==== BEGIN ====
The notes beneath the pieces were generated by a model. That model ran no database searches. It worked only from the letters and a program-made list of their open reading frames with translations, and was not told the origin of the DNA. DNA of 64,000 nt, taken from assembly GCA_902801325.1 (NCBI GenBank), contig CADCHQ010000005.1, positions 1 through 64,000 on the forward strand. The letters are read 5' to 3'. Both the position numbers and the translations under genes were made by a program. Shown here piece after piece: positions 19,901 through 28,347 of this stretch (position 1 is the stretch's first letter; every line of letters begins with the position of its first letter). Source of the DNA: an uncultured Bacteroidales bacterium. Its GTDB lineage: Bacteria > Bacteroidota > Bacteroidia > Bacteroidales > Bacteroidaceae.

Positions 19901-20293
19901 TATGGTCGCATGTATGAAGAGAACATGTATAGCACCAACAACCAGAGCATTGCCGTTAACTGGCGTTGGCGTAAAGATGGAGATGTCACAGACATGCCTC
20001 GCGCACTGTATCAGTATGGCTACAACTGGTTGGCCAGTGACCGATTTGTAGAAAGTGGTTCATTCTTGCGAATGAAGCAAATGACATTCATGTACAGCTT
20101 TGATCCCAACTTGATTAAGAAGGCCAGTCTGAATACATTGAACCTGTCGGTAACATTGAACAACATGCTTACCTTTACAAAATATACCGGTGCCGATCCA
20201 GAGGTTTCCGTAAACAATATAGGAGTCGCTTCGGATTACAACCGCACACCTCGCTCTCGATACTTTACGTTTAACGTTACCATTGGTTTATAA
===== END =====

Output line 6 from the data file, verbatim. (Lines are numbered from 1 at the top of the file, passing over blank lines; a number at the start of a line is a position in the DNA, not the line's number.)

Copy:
20201 GAGGTTTCCGTAAACAATATAGGAGTCGCTTCGGATTACAACCGCACACCTCGCTCTCGATACTTTACGTTTAACGTTACCATTGGTTTATAA